Grading mastitis

Once it is identified, it is important to identify the severity of mastitis as this is crucial in determining what treatment to give.

Mild mastitis: Abnormality of the milk is the main sign with little evidence of change in the udder and no systemic signs such as dullness and loss of appetite.

Moderate mastitis: Changes in the udder are detectable as well as changes in the milk. These changes can occur slowly or rapidly. There may be small systemic changes such as reduction in feed intake.

Over a long period of time both of these types of mastitis can persist, leading to chronic inflammation and damage in the udder (chronic mastitis).

Severe mastitis: Marked changes in the udder and milk are combined with major systemic effects in the cow such as fever, loss of appetite, depression, shock, dehydration, and collapse. These cows need urgent veterinary attention.

Treating mastitis during lactation

There are two aims of mastitis treatment:

1) Returning milk to normal with an acceptable cell count so that it can be sold again

2) Getting rid of the bacteria

The first is easier than the second. Mild mastitis can often disappear in a few days with no treatment or with massage and hand stripping of the quarter.  However the bacteria may still be there. The same process may also occur after antibiotic treatment, particularly short courses with short milk withholds. Getting a visible cure without a complete bacteriological cure may result in an increase in subsequent clinical infections and a permanently raised SCC.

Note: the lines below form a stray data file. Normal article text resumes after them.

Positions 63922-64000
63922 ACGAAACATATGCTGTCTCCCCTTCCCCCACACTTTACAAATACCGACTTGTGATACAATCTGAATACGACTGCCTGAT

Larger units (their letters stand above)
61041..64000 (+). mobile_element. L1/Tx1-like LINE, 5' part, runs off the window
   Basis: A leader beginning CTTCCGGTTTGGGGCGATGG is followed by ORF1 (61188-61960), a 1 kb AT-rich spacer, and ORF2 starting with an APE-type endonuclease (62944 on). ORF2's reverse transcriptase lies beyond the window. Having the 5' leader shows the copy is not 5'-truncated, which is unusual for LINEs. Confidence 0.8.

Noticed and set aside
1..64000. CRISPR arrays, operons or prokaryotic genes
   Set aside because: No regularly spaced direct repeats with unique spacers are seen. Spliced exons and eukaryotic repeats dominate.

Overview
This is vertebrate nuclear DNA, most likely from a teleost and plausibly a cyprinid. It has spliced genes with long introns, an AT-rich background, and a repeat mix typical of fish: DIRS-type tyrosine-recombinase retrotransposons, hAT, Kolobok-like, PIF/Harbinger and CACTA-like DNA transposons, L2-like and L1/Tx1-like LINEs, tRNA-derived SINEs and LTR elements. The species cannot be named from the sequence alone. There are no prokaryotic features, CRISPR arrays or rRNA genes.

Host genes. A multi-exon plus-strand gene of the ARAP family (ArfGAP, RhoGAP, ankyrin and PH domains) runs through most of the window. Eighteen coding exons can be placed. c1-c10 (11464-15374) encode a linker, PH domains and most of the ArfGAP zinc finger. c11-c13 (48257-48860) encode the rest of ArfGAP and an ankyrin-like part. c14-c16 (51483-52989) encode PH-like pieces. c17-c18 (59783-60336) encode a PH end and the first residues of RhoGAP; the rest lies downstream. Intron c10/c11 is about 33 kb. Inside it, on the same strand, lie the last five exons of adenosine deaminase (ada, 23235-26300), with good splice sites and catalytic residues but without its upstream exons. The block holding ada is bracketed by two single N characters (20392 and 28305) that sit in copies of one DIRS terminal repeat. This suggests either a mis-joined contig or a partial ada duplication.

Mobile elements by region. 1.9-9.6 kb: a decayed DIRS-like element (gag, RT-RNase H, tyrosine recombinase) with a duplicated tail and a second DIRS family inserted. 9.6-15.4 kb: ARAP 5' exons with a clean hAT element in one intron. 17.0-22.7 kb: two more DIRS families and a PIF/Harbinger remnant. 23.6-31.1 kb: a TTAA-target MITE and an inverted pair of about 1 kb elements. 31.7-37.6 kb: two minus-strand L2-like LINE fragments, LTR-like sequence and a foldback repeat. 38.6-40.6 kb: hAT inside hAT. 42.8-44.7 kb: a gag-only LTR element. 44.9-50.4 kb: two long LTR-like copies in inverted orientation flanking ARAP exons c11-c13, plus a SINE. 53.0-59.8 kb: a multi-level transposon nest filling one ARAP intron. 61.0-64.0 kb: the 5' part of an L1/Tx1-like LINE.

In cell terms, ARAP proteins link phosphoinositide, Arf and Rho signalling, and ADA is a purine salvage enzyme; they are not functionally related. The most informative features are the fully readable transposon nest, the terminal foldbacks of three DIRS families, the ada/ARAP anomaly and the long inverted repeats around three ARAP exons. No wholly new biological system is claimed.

Treatment with intramammary antibiotics remains the basis of most mastitis treatment

Fig 4: Treatment with intramammary antibiotics remains the basis of most mastitis treatment

Mastitis control and management

Fig 5: There is little sense in treating an older cow with chronic Staph aureus and a persistently high cell count


These are the basis of most treatment regimes. There are two options: intramammary antibiotics, the classic mastitis tube and systemic antibiotics given by the intramuscular or subcutaneous route.

Intramammary antibiotics should be the first-line treatment for cows with mild uncomplicated mastitis in a single quarter. Systemic antibiotics should be used when more than one quarter is affected, when udder changes are marked or when the cow is obviously ill.  Combination therapy, with both systemic and intramammary antibiotics, may increase bacteriological cure rates but should only be used based on advice from your veterinarian.

All farms should have an individualised standard operating procedure (SOP) for the treatment of mastitis with antibiotics. This should include details such as when to use intramammary antibiotics, when to use systemic therapy and when to use combined treatment, as well as guidance on when not to treat because the cow is unlikely to respond (a high SCC cow with a history of Staph. aureus infection). It should also detail the products available to the staff that have been prescribed for mastitis treatment on that farm.  All staff milking cows should be familiar with this SOP.

Mastitis control and management

Fig 6: Cows that are sick because of mastitis need immediate veterinary attention

Non-steroidals (NSAIDs)

These are aspirin-like drugs which reduce the inflammation and pain associated with mastitis. They have proven very useful in severe cases of mastitis, but there is now increasing evidence of their usefulness in mild to moderate cases. Cows treated with intramammary antibiotics and NSAIDs had lower cell counts, better cure rates and better fertility than cows treated with antibiotics alone.